How to Get What You Want ~ Greg J
To get what you want,
Want what God wants.
I must have been seven when I refused to talk to Santa Claus, when Mom took my younger brother and me to the Ben Franklin Five and Dime.
For the 1960’s the setup was both high-tech and low-rent. Kids were to approach what looked like a shortwave radio, with its exposed tubes supplemented by cheerful bubble lights and pictures of Santa at a similar contraption.
My brother sat to await his audience, giving me time to inspect the apparatus. A brown cable ran up to the ceiling. I stumbled along tracing it downward into a lower level of the store. It disappeared at a door.
As I considered this, a man came up. He said, “Hello, young friend, may I get by?”
He went into the closet and closed the door. I returned to the front, just as my brother was greeted by a crackle and, “Hello, young friend. This is Santa!”
I resolved to participate no more in Santa Claus chicanery.
Yet I got new respect for adults who spoke of Santa Claus. The adults who wrote “From Santa” on sparkly tags not only generously gave presents; they also gave up a claim for attention. I found this… intriguing.
Many people treat God as a better version of Santa Claus, a source of gifts who is not restricted to December and department stores. The procedure to ask God for stuff is to close your eyes, make your requests, and conclude with “in Jesus’ name, amen.”
The idea of ending prayers by saying some form of, “In the name of Jesus, amen,” comes from Jesus’ own words in each of the gospels, for example:
“If you ask for anything in my name, I will do it for you so that the Father’s glory will be shown through the Son. If you ask me for anything in my name, I will do it.”
People develop extreme ideas from this promise, notably: I can get anything as long as I say, “in Jesus’ name”. Or this: if I neglect to say, “in Jesus’ name”, my prayer is junk mail to God. Such presumption to manipulate God by just spoken incantation fails, unless maybe you’re Harry Potter.
The non-prayer purpose of speaking “in the name of” is to give notice that you are acting under direction of an authority or at least with full confidence of that authority’s approval.
In the Bible, people also baptized “in the name of Jesus”, people healed “in the name of Jesus”, and people taught "in the name of Jesus". Jesus' name is not just a prayer thing. It's a credentials thing.
Just saying “in the name of Jesus” does not mean Jesus is on your side.
“Not everyone who says to me, ‘Lord, Lord,’ will enter the kingdom of heaven, but the one who does the will of my Father who is in heaven. In that day many will say to me, ‘Lord, Lord, did we not prophesy in your name, and cast out demons in your name, and do many mighty works in your name?’ And then will I declare to them, ‘I never knew you; depart from me, you workers of lawlessness.’ "
Telling God what I wish for, is something God wants. Telling God what God wants by tagging my request "in Jesus’ name," can be presumptuous. Might I sometimes be wrong about what God wants? Is it really what Jesus would approve?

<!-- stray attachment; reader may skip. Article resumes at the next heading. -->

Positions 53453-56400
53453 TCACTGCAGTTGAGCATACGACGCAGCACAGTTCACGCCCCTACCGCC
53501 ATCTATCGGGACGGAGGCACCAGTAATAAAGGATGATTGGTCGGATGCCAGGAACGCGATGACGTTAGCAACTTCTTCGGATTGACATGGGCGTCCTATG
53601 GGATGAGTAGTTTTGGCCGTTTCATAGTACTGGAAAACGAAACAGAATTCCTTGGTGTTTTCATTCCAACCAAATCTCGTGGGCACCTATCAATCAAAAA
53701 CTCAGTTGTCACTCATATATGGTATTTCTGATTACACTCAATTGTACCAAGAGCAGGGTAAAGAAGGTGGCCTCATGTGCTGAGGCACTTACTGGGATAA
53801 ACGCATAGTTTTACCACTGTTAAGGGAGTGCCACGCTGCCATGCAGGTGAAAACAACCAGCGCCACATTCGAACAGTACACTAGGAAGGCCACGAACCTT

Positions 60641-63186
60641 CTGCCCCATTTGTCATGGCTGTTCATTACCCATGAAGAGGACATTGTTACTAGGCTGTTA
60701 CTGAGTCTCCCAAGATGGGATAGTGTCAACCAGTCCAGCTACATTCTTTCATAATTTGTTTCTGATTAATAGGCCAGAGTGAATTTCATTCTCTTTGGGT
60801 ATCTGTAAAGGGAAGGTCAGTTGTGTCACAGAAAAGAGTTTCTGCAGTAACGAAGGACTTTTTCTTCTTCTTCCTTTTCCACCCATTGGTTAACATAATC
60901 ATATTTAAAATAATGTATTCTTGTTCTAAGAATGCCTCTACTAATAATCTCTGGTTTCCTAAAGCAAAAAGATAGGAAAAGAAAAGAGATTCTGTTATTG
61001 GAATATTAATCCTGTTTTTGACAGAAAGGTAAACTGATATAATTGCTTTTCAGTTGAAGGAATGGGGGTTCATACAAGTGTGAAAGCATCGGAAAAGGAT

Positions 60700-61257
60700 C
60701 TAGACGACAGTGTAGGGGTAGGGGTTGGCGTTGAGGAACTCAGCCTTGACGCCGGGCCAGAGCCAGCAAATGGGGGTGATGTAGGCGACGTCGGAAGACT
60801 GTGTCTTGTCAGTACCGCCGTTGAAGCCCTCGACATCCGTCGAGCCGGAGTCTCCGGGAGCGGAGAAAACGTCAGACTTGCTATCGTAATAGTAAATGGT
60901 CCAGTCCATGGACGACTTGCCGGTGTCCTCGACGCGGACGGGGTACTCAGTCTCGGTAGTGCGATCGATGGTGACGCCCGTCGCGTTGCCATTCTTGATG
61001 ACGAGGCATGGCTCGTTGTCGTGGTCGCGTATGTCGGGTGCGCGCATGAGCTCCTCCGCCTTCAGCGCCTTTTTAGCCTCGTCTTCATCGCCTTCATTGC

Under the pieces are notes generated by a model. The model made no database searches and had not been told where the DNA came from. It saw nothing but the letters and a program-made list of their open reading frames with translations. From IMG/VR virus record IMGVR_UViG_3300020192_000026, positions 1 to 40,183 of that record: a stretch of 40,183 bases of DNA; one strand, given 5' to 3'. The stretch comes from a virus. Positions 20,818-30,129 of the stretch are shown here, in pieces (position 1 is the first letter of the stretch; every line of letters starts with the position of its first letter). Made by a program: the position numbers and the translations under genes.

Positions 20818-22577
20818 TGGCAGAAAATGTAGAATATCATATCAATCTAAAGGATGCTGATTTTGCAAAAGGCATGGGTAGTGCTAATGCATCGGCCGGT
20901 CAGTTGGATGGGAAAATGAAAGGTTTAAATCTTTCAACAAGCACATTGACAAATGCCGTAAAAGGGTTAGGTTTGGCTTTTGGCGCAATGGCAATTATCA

It gets worse. “Amen,” in the Bible means emphatically, “it’s a fact!” Today some people say, "Damn!" for emphasis. Most people today use "amen" only to signal, “I agree,” or “I’m done praying.” Thus, Amen could underscore what I want. However, Amen strikes me as dangerous when attached to, “in Jesus’ name”. The combination means that what I just prayed is what God really, really wants. Really? Even Jesus qualified his request: “Abba, Father, all things are possible for you. Remove this cup from me. Yet not what I will, but what you will.”
Why don’t we end our prayers like Jesus did? Or how about ending, “thank you, that’s all for now.”
I suspect I have several goofy and selfish ideas of what God wants that are not what God wants. But I want to learn. There’s no better knowledge than to know what God wants. There’s no better desire than to desire what God wants. There’s no better action than to do what God wants.
What does God want? You don’t have to guess. The Bible specifies, “God wants …” in simple terms, in a dozen or so spots, using as few as three words. Here is an example that can reduce to nine words:
He has told you, O man, what is good;
and what does the Lord require of you
but to do justice,
and to love kindness,
and to walk humbly with your God?
- Micah 6:8
We also learn what God wants by the record of what God does. Not that I can create worlds, roll back the sea, heal the sick, or feed five thousand people. But I can admire creation. I can want to free those who are enslaved. I can want to heal the sick. I can want to feed the hungry. Often with such alignment, I can then be privileged to help God do what God wants.
“Have this mind in you that was also in Christ Jesus…” Having more of God’s attitude in me helps me better intuit what God wants for specific situations. That’s why, instead of writing letters to Santa Claus, I want to be quietly generous like Saint Nicholas—and like God. I want to want what God wants. That is why I remind myself,
To get what you want,
Want what God wants.
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Our fearless leader, Dwaine is the lead pastor at The Surge. His experience in counter terrorism with the CIA prepared him for ministry and he likes dogs and babies even more than E does.
E (short for Eric Reiss) is the Wingman at The Surge and likes dogs, music, Mexican food, his wife Karen and his little girl Evangeline... not necessarily in that order.